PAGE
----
Most Active Stories
Fri May 9, 2014
Milwaukee Students Explore High-Tech Careers
Washington High School hosted its 16th iFair this month at Harley-Davidson, to interest students in IT and engineering. Some are already well on their way.
Waves of students arrive at Harley-Davidson every hour from their respective schools. When the elevator opens on the sixth floor, a peppy i-Fair representative leads a cheer; then the kids fan out across the exhibition room.
This isn't Jalen Webster's first iFair, even though he's only in seventh grade. "I'm hoping to learn more about this field in technology. Hopefully they have some displays, like they did last time, and hopefully I learn more about those. I'd like to see all the other careers, because what if I see something else I didn't know about that sounds much cooler," he says.
Noland Dixon is also a seventh-grader, but he already knows what he wants to do in his professional life. "Lately I've just been interested in a lot of engineering projects and studies. I've even been to MSOE to some of the programs they have, and this is just one of them that I want to just try because I just really want to learn more about engineering."
Dixon says a few people in his family are engineers. “And I just have been interested because I have always loved building things and being able to create things. I knew that engineering would play a big part in that," he says.
Coreen Oestreich is staffing the table for Enterprise Systems Group. It’s a business communications company and has one of its phone systems on display. She tells interested students the type of education they should pursue. "I usually recommend a four-year degree either in business management or telecommunications, computer science," Oestreich says.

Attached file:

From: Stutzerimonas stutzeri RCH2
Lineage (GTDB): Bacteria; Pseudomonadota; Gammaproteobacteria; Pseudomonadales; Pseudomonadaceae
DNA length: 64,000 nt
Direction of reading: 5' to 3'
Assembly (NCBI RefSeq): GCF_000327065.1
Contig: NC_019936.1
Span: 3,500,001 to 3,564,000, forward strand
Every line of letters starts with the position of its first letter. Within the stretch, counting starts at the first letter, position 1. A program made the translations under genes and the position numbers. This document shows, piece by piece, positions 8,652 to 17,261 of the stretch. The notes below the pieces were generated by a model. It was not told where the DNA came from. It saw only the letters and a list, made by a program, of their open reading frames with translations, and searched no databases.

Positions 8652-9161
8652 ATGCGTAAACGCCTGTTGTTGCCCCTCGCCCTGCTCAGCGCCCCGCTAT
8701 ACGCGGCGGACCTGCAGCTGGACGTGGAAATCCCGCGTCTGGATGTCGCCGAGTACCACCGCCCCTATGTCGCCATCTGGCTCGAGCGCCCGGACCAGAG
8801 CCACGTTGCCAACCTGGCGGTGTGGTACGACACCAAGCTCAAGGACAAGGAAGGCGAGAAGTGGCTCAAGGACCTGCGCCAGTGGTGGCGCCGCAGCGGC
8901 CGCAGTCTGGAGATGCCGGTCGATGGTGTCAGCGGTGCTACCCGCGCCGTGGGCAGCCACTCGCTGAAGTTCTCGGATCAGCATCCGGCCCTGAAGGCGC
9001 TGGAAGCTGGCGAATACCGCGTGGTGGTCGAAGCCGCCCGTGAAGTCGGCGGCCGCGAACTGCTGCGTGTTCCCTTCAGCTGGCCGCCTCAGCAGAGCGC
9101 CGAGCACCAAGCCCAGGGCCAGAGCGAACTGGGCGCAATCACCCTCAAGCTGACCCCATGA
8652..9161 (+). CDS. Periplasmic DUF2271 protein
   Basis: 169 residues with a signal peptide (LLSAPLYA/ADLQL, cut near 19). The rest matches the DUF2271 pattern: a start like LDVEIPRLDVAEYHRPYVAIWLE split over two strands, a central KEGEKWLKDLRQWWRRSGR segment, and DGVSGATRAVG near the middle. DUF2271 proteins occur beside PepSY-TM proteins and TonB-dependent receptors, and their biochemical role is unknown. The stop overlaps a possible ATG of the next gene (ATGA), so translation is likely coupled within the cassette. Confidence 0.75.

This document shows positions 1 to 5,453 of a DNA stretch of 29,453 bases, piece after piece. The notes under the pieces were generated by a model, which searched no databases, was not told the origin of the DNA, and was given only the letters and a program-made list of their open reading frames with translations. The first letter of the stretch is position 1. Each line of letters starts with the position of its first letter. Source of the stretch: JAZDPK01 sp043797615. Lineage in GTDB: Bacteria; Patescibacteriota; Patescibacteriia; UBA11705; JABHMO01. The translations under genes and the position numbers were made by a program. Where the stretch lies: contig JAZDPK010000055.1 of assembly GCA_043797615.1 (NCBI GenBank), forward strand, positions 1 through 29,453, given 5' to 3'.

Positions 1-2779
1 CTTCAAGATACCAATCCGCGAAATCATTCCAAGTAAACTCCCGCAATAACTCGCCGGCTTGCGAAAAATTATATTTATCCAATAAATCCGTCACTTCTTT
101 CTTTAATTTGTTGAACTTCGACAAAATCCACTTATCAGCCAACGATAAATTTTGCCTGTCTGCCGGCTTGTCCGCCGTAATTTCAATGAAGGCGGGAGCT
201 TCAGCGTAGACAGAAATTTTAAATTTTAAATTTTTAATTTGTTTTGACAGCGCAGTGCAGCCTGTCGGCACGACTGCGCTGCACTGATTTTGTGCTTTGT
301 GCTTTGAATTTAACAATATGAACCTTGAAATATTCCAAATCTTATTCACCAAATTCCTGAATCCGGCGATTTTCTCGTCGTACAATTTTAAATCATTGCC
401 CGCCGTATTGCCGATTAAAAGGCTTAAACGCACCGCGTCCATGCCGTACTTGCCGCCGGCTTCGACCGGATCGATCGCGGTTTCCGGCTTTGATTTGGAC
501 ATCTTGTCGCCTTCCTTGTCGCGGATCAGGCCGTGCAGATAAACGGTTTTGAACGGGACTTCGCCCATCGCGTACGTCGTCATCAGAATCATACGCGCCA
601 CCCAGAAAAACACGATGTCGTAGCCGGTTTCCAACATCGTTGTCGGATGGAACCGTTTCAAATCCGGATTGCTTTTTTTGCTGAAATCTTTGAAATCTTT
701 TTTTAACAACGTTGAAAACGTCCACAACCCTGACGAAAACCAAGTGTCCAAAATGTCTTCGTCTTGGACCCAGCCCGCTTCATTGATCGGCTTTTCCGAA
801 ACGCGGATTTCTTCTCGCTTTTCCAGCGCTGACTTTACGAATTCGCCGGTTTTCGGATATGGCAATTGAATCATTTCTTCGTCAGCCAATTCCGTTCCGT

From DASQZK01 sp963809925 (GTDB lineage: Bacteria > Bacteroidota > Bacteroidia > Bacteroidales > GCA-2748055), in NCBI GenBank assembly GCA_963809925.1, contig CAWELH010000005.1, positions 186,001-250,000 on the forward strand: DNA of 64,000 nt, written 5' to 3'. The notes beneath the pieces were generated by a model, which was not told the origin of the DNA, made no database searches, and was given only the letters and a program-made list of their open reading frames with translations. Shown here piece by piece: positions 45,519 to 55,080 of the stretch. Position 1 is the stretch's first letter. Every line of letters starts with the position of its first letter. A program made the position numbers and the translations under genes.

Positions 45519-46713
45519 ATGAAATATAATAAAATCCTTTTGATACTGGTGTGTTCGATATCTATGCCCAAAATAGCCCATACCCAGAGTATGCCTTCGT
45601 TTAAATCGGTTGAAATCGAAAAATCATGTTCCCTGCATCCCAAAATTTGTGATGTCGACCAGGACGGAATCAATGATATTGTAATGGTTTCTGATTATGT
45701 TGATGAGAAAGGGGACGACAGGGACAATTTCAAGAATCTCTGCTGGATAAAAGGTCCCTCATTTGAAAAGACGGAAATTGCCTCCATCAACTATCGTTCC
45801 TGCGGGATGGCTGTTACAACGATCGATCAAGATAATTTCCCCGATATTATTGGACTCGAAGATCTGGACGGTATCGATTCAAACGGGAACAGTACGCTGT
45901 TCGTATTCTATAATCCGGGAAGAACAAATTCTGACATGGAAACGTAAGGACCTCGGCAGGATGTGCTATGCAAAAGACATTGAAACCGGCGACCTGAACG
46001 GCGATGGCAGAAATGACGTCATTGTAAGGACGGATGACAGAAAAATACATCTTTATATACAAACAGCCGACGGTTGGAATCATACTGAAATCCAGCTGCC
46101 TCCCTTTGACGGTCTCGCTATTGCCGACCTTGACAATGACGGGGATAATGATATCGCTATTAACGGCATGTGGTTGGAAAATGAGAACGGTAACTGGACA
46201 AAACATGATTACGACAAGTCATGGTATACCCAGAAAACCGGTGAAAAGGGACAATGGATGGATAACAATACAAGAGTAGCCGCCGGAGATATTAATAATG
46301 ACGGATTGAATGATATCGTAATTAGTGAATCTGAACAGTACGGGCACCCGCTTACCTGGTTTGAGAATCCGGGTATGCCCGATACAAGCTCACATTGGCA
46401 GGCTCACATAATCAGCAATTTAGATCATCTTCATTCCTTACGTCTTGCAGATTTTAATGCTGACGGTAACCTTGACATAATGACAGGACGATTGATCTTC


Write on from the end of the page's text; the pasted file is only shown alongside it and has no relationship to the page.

One table showcases projects that Washington High students completed through Project Lead the Way, a high school program for those interested in engineering. Teacher Rachel Streff and her students are demonstrating one project for younger students. "They showing the middle-schoolers the different components of the robot, how they constructed it and then showing off the computer program and how they wrote the commands. And then they're letting the kids get to play around with it a little bit," Streff says.
She hopes the display pulls future students into the program. "A lot of the middle-schoolers have had a little bit of introduction to engineering, so I think they're excited to see how they can take that to the next level in high school and have a lot of fun with it," Streff says.
There were also college representatives at the iFair, including UWM, to inform high school students of the next steps into IT and engineering.
Dorothy Valentine is co-chair of the Washington High School Advisory Board. She’s also a 28-year veteran of Harley-Davidson and helps coordinate the annual fair. Valentine says it shows students that what they learn in math and science, they can apply to real life. "A lot of students don't know what all they can do. They think, 'Oh that's boring.' But, they don't actually know that behind that, someone has built a game board using the IT model, and that's exciting," Valentine says.
And, she adds, there's the promise of jobs in IT and engineering. "I know at Harley-Davidson they are always looking for engineers and Information Technology professionals. So these are open," Valentine says.
Maasio Mohamed knows he still has a few years to go before entering the job market. He’s a senior at Washington and is thinking about this summer, as he visits company tables. "I asked them what kind of programs they offer, also if they offer internships. That's my main goal is to get an internship during the summer, because you don't want to be just not doing nothing during the summer, get connected with people, because that's where everything is. If you connect, you will get somewhere," Mohamed says.